Dozens of elderly South Koreans have travelled to the border with the North to reunite with relatives they were separated from during the Korean War.
They set off for North Korea on Monday to meet their relatives for the first time in nearly seven decades since the conflict divided the peninsula.
It is the start of a week-long event at North Korea’s Diamond Mountain resort.
It comes as the rival Koreas boost reconciliation efforts amid a diplomatic push to resolve a standoff over North Korea’s pursuit of nuclear weapons.
Most of those taking part are elderly people who are eager to see their loved ones once more before they die.
The war saw the separation of children from their parents, husbands and wives, and brothers and sisters.
Nearly 20,000 people have participated in 20 rounds of face-to-face reunions held between the countries since 2000.
This is the first in three years.
The 89 elderly South Koreans were put into 14 coaches in Sokcho
Lee Keum-seom, 92, was waiting to see the son she left behind.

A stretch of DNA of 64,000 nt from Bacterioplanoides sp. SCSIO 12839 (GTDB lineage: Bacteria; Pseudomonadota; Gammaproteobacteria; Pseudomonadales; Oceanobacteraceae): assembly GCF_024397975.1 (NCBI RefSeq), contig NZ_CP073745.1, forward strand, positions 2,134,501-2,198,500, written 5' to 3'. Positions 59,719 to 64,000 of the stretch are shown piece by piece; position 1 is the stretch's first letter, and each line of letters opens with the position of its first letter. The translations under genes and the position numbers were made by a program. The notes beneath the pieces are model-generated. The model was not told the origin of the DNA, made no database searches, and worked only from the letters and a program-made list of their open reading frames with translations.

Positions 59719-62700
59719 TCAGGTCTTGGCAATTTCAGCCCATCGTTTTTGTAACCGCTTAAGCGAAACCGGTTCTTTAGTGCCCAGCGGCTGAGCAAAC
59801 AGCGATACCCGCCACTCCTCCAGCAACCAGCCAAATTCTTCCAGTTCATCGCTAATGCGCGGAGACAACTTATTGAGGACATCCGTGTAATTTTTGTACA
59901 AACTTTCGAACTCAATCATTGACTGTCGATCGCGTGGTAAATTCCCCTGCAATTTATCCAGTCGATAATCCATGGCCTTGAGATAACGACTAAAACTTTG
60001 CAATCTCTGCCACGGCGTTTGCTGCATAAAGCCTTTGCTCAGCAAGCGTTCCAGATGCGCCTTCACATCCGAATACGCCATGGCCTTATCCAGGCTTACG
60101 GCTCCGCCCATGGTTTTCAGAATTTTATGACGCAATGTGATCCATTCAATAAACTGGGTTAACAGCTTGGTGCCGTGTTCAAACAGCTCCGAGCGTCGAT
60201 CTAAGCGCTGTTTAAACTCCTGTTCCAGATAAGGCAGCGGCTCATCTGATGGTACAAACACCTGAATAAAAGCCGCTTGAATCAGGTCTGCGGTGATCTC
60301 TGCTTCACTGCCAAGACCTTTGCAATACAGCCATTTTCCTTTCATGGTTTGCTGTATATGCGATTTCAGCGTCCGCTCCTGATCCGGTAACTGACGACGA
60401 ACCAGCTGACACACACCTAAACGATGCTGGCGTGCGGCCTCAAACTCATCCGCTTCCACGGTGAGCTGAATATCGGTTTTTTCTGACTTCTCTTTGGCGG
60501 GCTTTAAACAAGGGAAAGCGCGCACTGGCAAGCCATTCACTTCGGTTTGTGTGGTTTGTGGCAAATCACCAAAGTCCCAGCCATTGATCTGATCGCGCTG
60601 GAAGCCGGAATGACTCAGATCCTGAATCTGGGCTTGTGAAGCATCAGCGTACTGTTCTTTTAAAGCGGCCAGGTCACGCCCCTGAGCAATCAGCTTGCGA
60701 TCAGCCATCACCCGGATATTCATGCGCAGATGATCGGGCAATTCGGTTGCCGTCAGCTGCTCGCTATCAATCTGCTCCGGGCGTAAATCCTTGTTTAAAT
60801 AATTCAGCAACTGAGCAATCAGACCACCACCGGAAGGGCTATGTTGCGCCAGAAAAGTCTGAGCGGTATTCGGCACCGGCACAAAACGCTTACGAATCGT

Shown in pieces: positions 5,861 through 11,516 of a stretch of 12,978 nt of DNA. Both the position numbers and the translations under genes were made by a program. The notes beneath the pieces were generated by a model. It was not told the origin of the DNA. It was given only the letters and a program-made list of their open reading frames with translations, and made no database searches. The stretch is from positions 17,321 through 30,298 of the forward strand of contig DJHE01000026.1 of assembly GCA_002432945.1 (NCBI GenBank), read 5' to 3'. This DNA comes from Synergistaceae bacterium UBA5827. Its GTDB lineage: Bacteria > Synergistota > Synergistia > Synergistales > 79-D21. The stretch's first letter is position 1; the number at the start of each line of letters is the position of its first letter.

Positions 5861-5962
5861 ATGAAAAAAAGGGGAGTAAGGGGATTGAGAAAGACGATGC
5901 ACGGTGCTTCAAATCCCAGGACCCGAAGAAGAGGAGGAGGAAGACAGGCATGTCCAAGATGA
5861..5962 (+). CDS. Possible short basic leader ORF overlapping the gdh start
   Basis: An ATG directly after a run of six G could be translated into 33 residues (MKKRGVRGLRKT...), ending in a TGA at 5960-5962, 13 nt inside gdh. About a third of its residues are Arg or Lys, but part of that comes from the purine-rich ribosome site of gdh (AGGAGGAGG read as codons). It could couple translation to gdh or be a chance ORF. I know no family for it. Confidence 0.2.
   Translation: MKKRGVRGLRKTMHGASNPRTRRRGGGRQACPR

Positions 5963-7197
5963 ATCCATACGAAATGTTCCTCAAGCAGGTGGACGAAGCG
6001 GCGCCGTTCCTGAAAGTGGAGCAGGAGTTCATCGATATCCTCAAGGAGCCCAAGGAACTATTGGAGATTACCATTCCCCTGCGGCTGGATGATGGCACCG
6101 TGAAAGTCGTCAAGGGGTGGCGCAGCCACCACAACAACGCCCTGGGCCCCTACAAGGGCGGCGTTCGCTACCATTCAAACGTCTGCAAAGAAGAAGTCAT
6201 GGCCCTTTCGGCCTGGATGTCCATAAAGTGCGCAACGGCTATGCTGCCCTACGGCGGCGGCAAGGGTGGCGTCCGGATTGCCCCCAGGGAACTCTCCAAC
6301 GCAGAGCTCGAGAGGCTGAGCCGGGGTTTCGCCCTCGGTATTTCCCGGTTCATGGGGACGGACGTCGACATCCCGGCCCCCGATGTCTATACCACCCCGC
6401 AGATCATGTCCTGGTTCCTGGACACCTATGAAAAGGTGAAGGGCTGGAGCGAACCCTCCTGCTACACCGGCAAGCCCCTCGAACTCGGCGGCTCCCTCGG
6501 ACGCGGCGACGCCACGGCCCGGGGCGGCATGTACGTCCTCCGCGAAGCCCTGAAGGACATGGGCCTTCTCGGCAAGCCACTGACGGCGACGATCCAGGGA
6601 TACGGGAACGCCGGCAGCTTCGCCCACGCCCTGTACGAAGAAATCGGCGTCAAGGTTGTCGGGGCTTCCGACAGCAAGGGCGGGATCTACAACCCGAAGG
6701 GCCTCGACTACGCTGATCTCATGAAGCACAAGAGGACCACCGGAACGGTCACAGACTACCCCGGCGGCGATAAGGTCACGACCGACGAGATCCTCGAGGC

She lost her husband and four-year-old son as their family fled, and boarded a ferry headed for the South with only her infant daughter who was accompanying her to the reunion.
Her son is now 71.
“I never imagined this day would come,” she said. “I didn’t even know if he was alive or not.”
North and South Korea are technically still in a state of war because the conflict ended with an armistice rather than a peace treaty.
As a consequence, all civilian exchanges are banned, so families on either side have never been able to communicate.
However, time is running out for many ageing family members.
More than 130,000 South Koreans have signed up for a reunion since the events began but most of them have since died.
The oldest participant this year, Baik Sung-kyu, is 101, and will meet his daughter-in-law and granddaughter.
He said he had packed clothes, underwear, 30 pairs of shoes, toothbrush and toothpaste as gifts.
“I also brought 20 stainless spoons,” he added.
“I bought everything because it’s my last time.”